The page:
New York Riesling Diary: Day 10

Once again I have to put back the story of Riesling and the mystery of aroma for another day, because as they say in America “stuff happens”. At short notice I reorganized my schedule for yesterday evening so that I could meet up with rising star winemaker Katharina Wechsler of the eponymous estate in Westhofen/Rheinhessen. I make no apologies for dragging you back to the subject of Germany’s largest wine growing region and the Dream Factory of dry white wines that it has recently become. I first tasted Katharina’s wines only a couple of months ago and we met for the first time at the Wine Vibes party in Berlin on Friday, September 14th. So it was a great surprise when my friends Volker Donabaum and Amy Troiano told me that Katharina would be in town and that I could join them for a late night tasting at Terroir E.Vil. (as locals call the East Village).

Before I’d even finished saying hi Katharina and asking how she was doing Volker had unpacked samples of her whites of the 2011 vintage and the first wine was being poured. I made quite detailed notes, which might seem a bit obsessive late at night in a place like Terroir, but that’s the sort of person I am and the wines deserved being taken that seriously. The dry Wechsler Rieslings managed to combine the power that’s typical of contemporary dry Rieslings from the New Rheinhessen with a rare vitality for ambitious dry wines from this region. They’re joyful rather than imposing wines, though there’s so much in the best of them (most importantly the Westhofen Riesling and the Benn Riesling with their high-tensile strength and subtle spice) that you can’t take it all in immediately. That’s what makes me really like them.

However, that’s not all that the talented young lady who gave up a career in TV journalism for wine and claims she’s “still a rookie” winemaker has up her sleeve. Katharina’s 2011 Silvaner ‘Alter Reben’, old vines, taste of quince, butter and smoke, is richly texture, but not the least heavy (sometimes a problem with high-end wines of this grape). No Wechsler wine is more joyful than the dry Scheurebe, or as the staff at Terroir E-Vil. called it last night “Sure-rebe”; one of those dangerously refreshing wines that taste of blackcurrants and fresh herbs, and are so often my undoing.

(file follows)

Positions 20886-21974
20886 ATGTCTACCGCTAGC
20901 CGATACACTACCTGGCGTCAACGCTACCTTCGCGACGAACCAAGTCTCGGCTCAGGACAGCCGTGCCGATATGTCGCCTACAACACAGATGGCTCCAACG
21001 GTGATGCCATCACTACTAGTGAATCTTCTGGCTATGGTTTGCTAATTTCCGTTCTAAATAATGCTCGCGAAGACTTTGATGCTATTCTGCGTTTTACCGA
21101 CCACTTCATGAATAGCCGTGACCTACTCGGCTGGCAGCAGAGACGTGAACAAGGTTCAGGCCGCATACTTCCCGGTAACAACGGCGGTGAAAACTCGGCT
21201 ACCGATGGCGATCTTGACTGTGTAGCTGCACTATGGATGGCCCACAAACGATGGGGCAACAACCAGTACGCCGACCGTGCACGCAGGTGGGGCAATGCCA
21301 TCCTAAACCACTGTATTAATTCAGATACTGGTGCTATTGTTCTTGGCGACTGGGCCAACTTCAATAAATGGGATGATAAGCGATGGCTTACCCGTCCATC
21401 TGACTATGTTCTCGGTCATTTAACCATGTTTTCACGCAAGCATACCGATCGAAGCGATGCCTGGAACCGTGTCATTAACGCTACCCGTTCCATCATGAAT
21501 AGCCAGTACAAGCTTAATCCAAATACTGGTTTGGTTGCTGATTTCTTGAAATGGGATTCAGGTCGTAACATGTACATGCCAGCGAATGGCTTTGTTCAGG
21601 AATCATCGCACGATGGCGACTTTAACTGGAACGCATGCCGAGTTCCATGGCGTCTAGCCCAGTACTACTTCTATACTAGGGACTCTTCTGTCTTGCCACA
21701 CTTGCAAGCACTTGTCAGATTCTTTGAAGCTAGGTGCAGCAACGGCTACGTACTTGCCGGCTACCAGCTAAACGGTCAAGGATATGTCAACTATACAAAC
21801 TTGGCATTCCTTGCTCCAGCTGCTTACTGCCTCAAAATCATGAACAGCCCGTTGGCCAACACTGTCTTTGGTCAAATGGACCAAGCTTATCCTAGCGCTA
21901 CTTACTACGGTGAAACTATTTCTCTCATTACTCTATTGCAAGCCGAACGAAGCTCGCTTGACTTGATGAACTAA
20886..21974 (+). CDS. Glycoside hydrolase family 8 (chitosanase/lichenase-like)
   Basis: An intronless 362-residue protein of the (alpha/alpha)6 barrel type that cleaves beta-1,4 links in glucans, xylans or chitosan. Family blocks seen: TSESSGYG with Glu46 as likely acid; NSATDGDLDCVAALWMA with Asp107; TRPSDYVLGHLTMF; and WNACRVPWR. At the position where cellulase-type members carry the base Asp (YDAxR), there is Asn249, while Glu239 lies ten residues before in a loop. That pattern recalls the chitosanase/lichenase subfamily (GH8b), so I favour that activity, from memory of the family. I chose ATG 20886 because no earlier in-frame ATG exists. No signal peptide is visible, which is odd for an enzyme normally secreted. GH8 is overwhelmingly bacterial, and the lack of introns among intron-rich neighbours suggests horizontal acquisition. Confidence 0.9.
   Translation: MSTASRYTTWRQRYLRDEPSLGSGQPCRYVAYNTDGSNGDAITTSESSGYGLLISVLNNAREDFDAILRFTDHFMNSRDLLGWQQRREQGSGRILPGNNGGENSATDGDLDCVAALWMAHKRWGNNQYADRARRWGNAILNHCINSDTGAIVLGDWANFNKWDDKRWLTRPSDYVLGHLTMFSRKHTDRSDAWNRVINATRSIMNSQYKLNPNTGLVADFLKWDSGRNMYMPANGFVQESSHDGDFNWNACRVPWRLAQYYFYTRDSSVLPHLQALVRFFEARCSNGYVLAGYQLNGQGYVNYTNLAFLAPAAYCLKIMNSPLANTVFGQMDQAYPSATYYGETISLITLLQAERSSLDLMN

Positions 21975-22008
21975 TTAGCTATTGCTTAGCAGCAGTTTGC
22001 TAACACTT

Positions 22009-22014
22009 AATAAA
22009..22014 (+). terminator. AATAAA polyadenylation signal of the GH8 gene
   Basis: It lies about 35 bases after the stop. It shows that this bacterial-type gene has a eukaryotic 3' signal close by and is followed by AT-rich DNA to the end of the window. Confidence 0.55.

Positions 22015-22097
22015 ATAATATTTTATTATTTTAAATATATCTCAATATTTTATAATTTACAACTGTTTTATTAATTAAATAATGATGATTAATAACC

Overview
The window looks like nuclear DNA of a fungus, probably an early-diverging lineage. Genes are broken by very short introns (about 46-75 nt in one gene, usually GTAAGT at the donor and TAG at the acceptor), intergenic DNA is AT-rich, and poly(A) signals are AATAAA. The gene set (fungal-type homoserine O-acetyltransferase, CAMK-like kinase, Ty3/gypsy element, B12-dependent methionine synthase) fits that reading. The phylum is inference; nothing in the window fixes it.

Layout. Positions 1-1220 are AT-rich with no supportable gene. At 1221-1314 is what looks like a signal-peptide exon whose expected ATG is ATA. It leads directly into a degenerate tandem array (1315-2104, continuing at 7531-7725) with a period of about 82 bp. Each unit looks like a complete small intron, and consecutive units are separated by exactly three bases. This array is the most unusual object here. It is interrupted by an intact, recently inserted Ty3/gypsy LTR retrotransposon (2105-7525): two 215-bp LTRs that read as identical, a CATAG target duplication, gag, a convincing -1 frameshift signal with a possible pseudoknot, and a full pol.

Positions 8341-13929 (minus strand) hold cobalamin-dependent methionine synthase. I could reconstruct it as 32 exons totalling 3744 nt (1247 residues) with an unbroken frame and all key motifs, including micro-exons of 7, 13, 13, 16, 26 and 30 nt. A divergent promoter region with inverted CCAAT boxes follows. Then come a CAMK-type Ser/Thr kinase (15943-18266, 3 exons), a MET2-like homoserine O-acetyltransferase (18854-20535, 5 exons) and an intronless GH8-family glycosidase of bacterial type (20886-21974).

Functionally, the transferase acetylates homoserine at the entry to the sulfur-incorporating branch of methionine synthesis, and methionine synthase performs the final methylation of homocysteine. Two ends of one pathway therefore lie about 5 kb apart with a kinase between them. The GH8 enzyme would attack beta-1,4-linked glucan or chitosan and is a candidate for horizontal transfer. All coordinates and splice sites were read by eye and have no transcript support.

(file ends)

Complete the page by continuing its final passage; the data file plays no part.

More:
All great news? Yes, yes, yes and just a little bit of no. Sadly the 2011 Wechsler wines didn’t make it to America so like the res of the country President Obama will have to wait for the 2012s to be bottled and shipped (they should make it for the 2013 Summer of Riesling). Also Katharina’s regular dry Riesling doesn’t quite measure up to the competition down the street in Westhofen (Wittmann, Groebe and Florian Fauth), but hell it was only her second vintage!

Thank you Volker and Amy again! I hope you enjoyed the dry Riesling wines (Dr. Loosen from the Mosel/Germany, Frankland Estate from Western Australia and Keunhof – Peter Pliger from Alto Adige/Italy) which followed Katharina’s. By the end of the evening I felt that my spirit had become one with that of Riesling and it was moving in me. Not bad for a Wednesday night.

And don’t worry I haven’t forgotten those Riesling aromas. They are already wafting their way through cyberspace in your direction…

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